Construction Risk

A Demand Letter to an Insured Architect and Others was not Deemed to be “Claim” that had to be Reported to the Professional Insurance Carrier

Insurance carrier denied coverage under an insured’s professional liability policy because the carrier believed the design professional failed to timely file the claim when it first knew of it, based on a demand letter sent by the project owner to a number of different entities alleging problems with an HVAC system and water intrusion from the floor and roof.   The Architect explained that it didn’t report the demand letter to the carrier because it asserted problems with the project caused by others and which were outside the Architect’s scope of services.  When the Owner ultimately filed a complaint naming all entities, including the Architect, the Architect tendered the complaint of the carrier for coverage.  The carrier filed a declaratory judgment action asking the court to declare that it owed no duty to defend or indemnify the architect due to untimely notice of the claim.  The court denied the requested judgment because it stated it was not clear whether the demand letters that went to numerous entities contended that the Architect, and not others, performed the defective work.

The carrier argued that the Architect failed to timely report the Owner’s demand letters and therefore did not trigger coverage under the policies.  It says that based on those demand letters, a Claim was first made against the architect during the 2016-17 policy period, but only reported the Claim during the 2017-18 policy period after the Owner filed suit.  Based on that assertion, the carrier asserted that the initial Claim was made in one policy period but reported in another and, the Architect, therefore, would not quality for coverage under either policy.

In opposition the carrier’s argument, the architect argues that it qualifies for coverage under the 2017-18 policy, as the underlying suit was the first Claim it received and it promptly notified the carrier of that Claim.  The court denied the carriers motion of judgment “because a dispute of material facts exists whether the Church’s demand letters amounted to a Claim alleging a Wrongful Act o the part of the [Architect].”   The court concluded, “there is only a tenuous link between the issues raised in the [demand] letters – complications with the HVAC system and water leaks – and – Architect’s professional liability.”

In support of its position that the first it knew of a Claim against it was when the Complaint was filed, the Architect submitted an affidavit by one of its principals attesting that the Architect “had no role in the design or construction of the civil sitework for the Project including any landscaping or exterior drainage systems … and at no point during the February 2017 meeting, or at any time afterwards until I was served with the underlying lawsuit, did any person allege any negligent act or any error or omission by [Architect] with respect to the professional services provided by [Architect] on the Project.” In support of its affidavit the Architect attached its “Scope of Services Agreement.”

The court concluded, “it is thus unclear whether the scope of the allegedly defective work outlined in the demand letters claimed any problems with the work [Architect] completed as part of its Professional Services.  This coupled with the fact the letters were addressed to multiple recipients allegedly responsible for the identified defects, highlights a material dispute whether the demand letters amounted to Claims against [Architect] by alleging [Architect] specifically completed defective work, rather than one or more of the other individuals listed therein.”  For these reasons, the court denied the insurance carriers motion for summary judgment.   Architrave, Inc. and Mount Moriah Missionary Baptist Church, Slip Copy , 2021 WL 1863259 (South Carolina 2021)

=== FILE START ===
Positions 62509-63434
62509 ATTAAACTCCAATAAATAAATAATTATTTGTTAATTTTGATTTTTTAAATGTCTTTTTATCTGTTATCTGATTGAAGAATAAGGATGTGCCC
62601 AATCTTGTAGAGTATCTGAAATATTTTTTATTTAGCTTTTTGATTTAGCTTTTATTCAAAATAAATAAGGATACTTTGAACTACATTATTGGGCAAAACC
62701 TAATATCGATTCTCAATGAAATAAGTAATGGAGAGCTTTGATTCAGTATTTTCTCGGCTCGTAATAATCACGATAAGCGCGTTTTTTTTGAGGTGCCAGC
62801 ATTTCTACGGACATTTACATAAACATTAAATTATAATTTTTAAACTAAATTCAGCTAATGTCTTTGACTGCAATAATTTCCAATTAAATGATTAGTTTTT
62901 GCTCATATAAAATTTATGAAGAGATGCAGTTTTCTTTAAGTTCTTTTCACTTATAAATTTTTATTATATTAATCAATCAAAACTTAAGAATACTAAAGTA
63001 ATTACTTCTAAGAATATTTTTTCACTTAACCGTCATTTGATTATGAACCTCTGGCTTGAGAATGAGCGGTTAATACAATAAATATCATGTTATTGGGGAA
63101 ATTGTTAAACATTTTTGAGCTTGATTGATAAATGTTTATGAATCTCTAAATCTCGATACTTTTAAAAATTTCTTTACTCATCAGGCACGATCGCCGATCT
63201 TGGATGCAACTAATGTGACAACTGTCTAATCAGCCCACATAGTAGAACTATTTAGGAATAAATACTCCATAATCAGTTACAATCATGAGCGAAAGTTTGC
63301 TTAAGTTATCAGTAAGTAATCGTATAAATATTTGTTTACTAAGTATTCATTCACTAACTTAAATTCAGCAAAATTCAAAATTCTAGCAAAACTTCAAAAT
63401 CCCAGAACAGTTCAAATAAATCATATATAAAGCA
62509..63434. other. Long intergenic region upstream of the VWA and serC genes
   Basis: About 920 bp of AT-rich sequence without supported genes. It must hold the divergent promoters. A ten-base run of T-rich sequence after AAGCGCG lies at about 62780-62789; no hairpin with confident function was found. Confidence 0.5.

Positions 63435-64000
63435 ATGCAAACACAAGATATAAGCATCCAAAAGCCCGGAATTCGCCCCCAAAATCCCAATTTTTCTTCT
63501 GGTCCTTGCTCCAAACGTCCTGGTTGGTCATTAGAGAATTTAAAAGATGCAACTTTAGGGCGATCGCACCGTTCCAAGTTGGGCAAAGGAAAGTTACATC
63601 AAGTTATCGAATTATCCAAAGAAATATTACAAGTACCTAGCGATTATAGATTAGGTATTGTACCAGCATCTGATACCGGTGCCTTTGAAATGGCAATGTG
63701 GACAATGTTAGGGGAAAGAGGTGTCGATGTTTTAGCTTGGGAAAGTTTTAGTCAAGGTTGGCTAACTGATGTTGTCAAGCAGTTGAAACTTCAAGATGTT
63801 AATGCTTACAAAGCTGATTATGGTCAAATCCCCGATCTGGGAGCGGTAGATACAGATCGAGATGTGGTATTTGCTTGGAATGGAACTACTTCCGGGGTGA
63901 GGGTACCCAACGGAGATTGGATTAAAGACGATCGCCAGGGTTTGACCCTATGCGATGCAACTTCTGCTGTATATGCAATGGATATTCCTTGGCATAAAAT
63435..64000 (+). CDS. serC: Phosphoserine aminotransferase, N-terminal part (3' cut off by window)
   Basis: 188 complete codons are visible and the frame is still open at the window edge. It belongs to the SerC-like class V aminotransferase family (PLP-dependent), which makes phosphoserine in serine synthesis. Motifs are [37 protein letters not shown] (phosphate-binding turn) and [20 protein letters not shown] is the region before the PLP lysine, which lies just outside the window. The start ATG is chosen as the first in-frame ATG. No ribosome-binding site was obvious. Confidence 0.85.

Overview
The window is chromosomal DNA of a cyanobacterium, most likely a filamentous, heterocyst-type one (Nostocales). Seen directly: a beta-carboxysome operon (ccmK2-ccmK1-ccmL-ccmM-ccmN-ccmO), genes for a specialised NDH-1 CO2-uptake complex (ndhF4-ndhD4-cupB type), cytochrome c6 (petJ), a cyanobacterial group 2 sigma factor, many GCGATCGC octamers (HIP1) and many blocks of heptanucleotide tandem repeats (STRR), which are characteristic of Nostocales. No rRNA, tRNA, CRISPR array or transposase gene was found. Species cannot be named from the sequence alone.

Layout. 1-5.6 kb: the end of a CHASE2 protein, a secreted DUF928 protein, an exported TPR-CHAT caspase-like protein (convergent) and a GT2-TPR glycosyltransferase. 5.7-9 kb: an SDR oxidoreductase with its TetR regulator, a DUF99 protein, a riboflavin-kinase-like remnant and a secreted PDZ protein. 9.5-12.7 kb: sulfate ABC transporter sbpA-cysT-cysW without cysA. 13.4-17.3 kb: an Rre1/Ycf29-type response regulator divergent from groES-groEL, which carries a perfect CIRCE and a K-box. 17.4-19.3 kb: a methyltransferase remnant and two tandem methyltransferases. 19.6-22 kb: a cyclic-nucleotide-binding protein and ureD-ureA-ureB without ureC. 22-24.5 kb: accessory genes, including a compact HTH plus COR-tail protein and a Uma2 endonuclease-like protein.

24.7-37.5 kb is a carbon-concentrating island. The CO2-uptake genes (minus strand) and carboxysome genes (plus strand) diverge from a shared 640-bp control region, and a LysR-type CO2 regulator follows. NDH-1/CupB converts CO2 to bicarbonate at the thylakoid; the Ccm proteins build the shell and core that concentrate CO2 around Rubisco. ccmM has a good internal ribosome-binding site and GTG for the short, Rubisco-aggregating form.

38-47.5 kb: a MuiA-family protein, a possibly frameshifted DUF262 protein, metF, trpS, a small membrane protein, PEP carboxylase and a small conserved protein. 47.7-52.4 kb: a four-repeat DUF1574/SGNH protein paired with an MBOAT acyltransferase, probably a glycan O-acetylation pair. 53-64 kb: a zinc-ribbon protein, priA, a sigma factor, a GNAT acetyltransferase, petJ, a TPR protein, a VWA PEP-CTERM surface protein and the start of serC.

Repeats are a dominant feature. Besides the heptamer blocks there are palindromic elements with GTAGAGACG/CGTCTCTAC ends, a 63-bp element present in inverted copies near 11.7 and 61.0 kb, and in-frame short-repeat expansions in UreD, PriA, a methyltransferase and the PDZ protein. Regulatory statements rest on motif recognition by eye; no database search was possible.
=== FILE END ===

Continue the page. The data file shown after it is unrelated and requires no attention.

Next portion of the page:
Risk Management Comment:

When an Insured receives a letter like the one involved here, it may submit that letter to its professional liability carrier as a notice of a “circumstance” that might later turn into a claim.  If a later claim is, in fact, made against the Insured, it should be covered because it was reported early as a “circumstance” to the carrier.  In addition, some (perhaps many) professional liability carriers provide their Insured design professionals with “pre-claims assistance” or “loss control/prevention” services at no additional cost.  When an Insured receives a letter similar to the one sent to the Architect in this case, even if it does not appear to be an actual “claim” against the Insured, the design firm can submit the letter to its insurance carrier and request that it be noted as a “circumstance” of a potential claim, or it may request that it be handled as pre-claim assistance by the carrier.  Assistance can then be provided for the Architect and if a “Claim” is later filed, this may help to avoid coverage disputes like the one discussed in this court decision.


About the author: Article written by J. Kent Holland, Jr., a construction lawyer located in Tysons Corner, Virginia, with a national practice (formerly with Wickwire Gavin, P.C. and now with ConstructionRisk Counsel, PLLC) representing design professionals, contractors and project owners.  He is founder and president of a consulting firm, ConstructionRisk, LLC, providing consulting services to owners, design professionals, contractors and attorneys on construction projects.  He is publisher of ConstructionRisk Report and may be reached at or by calling 703-623-1932.  This article is published in ConstructionRisk Report, Vol. 23, No. 7 (November 2021).

Copyright 2021, ConstructionRisk, LLC

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